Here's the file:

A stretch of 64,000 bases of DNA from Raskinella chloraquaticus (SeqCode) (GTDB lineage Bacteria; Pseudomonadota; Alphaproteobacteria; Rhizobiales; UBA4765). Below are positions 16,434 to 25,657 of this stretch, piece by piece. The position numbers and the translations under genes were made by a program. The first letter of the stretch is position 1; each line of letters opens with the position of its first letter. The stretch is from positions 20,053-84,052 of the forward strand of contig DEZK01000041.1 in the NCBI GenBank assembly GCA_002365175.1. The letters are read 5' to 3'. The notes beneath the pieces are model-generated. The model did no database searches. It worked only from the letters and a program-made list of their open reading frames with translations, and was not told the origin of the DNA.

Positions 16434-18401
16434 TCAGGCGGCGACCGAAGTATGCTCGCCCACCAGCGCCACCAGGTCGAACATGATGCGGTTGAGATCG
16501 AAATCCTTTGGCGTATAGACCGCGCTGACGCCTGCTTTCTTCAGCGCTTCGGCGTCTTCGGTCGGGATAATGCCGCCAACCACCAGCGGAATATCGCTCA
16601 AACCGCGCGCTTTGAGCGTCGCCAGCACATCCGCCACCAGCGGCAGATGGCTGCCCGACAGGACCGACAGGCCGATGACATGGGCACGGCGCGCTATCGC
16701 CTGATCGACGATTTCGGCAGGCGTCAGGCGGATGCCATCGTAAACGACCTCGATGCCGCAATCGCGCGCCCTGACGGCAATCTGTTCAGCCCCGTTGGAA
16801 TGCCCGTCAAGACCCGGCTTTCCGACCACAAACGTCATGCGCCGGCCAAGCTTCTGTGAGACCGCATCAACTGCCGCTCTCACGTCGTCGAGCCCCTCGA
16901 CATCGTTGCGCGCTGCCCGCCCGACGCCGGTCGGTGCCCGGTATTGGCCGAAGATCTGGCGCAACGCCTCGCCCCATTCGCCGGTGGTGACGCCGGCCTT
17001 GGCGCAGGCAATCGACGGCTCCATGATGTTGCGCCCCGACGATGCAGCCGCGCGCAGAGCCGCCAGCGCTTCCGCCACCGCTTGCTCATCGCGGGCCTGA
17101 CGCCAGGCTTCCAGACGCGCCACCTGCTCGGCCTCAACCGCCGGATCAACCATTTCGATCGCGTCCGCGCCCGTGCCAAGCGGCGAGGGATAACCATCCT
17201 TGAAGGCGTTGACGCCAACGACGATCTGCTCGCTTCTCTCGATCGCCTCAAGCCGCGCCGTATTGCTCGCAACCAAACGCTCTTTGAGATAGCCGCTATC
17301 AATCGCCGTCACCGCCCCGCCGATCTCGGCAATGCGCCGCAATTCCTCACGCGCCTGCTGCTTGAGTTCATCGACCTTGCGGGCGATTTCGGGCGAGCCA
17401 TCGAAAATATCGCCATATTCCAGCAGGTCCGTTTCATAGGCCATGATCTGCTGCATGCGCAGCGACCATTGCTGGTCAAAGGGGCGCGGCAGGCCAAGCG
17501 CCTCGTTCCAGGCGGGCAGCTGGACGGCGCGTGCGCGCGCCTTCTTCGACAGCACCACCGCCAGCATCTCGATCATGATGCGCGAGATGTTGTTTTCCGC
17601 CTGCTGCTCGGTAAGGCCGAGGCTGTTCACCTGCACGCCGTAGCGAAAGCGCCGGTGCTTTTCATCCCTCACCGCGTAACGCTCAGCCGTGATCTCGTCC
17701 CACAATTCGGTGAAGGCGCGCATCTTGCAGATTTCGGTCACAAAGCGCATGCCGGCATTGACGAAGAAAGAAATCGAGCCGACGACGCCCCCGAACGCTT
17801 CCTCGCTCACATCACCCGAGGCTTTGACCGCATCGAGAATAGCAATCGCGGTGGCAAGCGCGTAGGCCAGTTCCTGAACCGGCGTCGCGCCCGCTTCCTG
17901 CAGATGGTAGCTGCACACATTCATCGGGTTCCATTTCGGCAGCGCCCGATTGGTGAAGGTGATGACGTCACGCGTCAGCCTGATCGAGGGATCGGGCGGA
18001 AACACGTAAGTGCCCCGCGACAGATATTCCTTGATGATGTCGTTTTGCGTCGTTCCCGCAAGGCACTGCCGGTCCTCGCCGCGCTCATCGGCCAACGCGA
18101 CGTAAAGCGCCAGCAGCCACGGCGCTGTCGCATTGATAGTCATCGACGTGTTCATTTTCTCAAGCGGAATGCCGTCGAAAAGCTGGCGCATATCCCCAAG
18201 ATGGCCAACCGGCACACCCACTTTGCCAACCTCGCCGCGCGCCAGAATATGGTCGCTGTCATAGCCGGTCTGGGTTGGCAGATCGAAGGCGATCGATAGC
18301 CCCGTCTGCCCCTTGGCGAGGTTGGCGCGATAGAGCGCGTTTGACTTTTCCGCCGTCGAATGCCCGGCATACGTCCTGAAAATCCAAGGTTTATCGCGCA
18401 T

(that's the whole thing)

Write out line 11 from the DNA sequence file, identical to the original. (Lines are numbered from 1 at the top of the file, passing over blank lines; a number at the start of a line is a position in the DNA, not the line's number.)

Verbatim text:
17201 TGAAGGCGTTGACGCCAACGACGATCTGCTCGCTTCTCTCGATCGCCTCAAGCCGCGCCGTATTGCTCGCAACCAAACGCTCTTTGAGATAGCCGCTATC